Tag Archives: Fintech

Urenna Okonkwo, Cashmere App Founder Shares Lessons on Goal Setting

On November 6th, 14 females from various career backgrounds came together to discuss goal setting with Urenna Okonkwo, founder of Cashmere. Organised by Now You’re Talking, a community for millennial female leaders, Urenna shared her journey on being a tech founder and tips on goal setting. She is the mastermind of Cashmere, a savings platform for luxury eCommerce and one of the winners for TechWomen100.

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What Cashmere allows millennials to do is to save up enough money for their luxury trips and luxury products. If you’re looking for a smart way to buy a Gucci bag in the future, you can begin saving for it without breaking the bank or going bankrupt. Her journey like many other founders started when she saw a gap in the marketplace for expensive luxury items and millennial money. She shared some incredible tips on being an entrepreneur and running her own business.

Here are the top lessons on goal setting from the event:

  1. Clear Planning – Always plan in detail and seek help when you can’t do it all alone. Look at your strengths and your weaknesses and understand what you can outsource. Be eager to learn and receive feedback
  2. Goal Setting – Always write things down
  3. Plan For The Week Ahead – Be very detailed in your planning even up to each hour of the day. At the end of the week, go through your list of achievements and understand whether you have achieved your goal of the week
  4. Be Mindful Of Your Time – We all know how social media can be a big distraction if we do not manage our time properly. Urenna suggests we set a time apart for social media use and also to track the time we spend on social media
  5. Calls And Email Are Better Than Meeting Up – Is the meeting absolutely necessary? Can you discuss the matter over the phone? How much of your time would this take? Urenna explained how she deals with time wasters or people who want to meet up for the purpose of meeting up to discuss “ideas”. She normally asks if they can send her a list of questions on the business idea / agenda of points to discuss in the meeting. If the questions or points can be answered via email, she sends her responses to save time and energy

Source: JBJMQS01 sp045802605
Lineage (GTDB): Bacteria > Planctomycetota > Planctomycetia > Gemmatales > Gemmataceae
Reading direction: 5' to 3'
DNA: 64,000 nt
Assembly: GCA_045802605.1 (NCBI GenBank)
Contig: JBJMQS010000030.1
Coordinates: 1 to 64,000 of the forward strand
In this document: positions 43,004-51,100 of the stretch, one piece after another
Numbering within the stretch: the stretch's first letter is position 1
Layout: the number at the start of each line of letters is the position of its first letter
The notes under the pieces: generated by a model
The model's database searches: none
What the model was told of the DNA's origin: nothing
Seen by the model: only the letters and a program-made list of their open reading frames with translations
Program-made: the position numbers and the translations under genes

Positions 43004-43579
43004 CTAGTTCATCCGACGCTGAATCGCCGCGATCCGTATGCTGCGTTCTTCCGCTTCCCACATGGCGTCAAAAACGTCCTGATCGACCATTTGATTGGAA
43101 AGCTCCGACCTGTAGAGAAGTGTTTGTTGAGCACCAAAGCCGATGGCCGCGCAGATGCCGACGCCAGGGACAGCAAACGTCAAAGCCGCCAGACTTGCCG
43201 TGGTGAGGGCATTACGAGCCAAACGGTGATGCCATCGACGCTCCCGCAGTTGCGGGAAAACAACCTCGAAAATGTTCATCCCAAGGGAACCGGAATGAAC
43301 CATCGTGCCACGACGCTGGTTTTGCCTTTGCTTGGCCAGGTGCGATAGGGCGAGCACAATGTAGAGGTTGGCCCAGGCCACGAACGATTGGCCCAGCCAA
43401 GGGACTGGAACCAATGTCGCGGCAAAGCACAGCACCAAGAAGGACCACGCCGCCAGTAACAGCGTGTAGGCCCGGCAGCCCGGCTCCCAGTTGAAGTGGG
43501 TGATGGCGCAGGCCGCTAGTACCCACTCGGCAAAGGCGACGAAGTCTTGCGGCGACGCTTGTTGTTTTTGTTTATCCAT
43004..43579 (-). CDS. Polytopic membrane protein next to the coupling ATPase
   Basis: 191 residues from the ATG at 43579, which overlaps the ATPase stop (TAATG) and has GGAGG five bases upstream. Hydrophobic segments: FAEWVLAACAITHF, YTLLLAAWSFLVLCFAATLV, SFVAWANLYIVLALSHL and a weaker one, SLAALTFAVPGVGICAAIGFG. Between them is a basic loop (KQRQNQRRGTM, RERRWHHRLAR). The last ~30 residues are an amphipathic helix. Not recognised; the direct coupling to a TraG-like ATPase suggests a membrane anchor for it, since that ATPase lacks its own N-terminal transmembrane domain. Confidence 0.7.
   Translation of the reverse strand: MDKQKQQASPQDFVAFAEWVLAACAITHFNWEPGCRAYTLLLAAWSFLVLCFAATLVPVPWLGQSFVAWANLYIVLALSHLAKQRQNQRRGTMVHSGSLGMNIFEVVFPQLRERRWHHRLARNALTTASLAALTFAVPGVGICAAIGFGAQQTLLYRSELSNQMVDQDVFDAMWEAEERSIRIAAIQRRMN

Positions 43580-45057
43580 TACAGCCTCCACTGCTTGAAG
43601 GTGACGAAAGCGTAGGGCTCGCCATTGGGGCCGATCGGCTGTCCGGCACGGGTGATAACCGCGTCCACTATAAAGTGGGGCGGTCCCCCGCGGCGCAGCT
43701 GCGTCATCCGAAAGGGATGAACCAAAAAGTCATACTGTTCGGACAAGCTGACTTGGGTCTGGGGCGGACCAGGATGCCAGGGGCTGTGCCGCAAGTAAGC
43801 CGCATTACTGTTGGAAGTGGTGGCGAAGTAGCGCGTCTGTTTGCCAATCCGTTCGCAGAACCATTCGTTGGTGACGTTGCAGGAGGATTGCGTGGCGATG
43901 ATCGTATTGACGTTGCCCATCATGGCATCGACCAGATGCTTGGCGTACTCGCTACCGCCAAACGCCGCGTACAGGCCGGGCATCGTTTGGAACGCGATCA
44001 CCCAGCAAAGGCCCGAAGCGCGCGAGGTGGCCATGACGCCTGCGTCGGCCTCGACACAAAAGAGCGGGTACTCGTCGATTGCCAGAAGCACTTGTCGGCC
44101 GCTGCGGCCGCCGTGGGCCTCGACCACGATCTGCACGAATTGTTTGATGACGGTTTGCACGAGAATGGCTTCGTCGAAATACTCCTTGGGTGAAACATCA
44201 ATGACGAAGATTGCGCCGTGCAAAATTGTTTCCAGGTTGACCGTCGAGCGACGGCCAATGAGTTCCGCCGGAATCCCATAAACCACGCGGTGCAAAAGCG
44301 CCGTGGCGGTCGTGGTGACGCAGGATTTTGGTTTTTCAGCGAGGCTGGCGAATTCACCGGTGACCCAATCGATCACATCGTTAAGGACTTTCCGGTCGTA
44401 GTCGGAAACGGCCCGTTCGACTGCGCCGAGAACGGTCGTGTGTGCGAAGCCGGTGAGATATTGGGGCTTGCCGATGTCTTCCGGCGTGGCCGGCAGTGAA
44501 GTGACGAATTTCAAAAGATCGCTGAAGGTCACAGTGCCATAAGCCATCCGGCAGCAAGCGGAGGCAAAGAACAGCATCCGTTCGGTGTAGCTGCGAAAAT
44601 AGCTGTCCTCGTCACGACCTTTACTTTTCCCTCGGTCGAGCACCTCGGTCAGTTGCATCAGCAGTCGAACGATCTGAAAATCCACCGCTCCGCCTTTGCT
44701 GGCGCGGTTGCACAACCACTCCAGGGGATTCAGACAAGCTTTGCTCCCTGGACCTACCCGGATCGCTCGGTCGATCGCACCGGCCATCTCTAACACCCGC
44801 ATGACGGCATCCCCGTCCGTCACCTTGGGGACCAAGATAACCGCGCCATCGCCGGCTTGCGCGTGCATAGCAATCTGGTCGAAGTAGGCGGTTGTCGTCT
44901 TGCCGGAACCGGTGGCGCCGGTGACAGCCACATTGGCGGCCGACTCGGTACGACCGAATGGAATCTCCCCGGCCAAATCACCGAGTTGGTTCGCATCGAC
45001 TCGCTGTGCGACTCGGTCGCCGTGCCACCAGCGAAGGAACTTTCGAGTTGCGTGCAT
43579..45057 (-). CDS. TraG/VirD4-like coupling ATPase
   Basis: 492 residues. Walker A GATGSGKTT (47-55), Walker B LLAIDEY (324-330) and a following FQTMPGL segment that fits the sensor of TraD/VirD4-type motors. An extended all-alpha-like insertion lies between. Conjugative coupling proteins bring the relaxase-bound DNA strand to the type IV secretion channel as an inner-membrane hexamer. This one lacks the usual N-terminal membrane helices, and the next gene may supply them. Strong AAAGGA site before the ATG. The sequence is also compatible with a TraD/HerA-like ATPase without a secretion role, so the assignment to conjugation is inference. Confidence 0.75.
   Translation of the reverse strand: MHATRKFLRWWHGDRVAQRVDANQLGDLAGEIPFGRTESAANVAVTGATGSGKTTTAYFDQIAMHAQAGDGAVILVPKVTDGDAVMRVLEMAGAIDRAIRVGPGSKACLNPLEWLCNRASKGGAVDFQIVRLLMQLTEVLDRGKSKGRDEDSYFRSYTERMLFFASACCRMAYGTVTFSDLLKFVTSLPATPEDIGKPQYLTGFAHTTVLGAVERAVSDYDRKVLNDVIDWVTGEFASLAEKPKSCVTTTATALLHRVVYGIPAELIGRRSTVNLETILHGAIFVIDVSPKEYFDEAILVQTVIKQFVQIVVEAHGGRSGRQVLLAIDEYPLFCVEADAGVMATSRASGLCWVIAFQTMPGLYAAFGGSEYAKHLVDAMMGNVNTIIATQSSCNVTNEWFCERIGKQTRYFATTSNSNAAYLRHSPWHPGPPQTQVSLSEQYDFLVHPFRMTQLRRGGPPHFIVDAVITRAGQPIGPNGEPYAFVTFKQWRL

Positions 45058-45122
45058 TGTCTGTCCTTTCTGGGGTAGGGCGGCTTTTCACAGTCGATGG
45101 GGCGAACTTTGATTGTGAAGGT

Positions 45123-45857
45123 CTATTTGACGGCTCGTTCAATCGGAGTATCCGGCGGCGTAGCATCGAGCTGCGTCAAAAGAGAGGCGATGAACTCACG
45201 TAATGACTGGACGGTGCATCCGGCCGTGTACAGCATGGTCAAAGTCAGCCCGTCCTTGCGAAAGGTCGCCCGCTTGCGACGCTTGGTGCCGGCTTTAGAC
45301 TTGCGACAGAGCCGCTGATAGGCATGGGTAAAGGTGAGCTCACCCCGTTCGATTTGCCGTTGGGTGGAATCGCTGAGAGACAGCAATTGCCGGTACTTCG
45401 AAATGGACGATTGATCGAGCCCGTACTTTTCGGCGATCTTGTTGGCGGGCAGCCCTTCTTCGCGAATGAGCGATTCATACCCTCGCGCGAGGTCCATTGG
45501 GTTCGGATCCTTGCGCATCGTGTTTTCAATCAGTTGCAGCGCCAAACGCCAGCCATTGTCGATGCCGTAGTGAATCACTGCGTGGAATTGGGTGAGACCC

6. Schedule Time On Your Calendar – Urenna suggests that Calendly (free meeting scheduling app) has helped her to manage her schedules for meetings and calls
  7. Take Your Mental Health SeriouslyHappiness planner has been useful to create time and awareness of her mental well-being
  8. Have Your Accountability Partners – “You’re the average of 5 people around you” – Will Smith.  Your accountability partners are those who are equally as ambitious as you are and with whom you share goals. They will check on you to make sure you’re on track to achieve your goals
  9. Document Your Achievement – She finds that documenting her achievements makes her feel better and is also a form of self care to acknowledge your hard work
  10. Believe In What You Do Before Taking A Leap – Social media can be quite misleading in terms of what people choose to share and not share about their journey to success. She agrees that it can be difficult to take the leap, but it’s also very rewarding. In her own words “if it’s what you want and what you believe in, go for it!”
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Lily Okorokwo and Urenna Okonkwo

Now You’re Talking will be running events in 2019 across London. Not just for the wisdom being dropped across the table but also for the connections and new friends you meet. Want to learn how you can effectively set goals and achieve them? Keep an eye out for future events.

Think of your future self today and do what you would do as that person, attend the events she would attend, do the things she would do and meet the people she would meet.

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The Digital-Ready Bank: How Can African Banks Disrupt?

How many of you have visited your local banks in Nigerian to perform a transaction to find out that their ‘server is down’ as the bankers put it. Therefore, a transaction that should take you 10 minutes now turns into 30 minutes.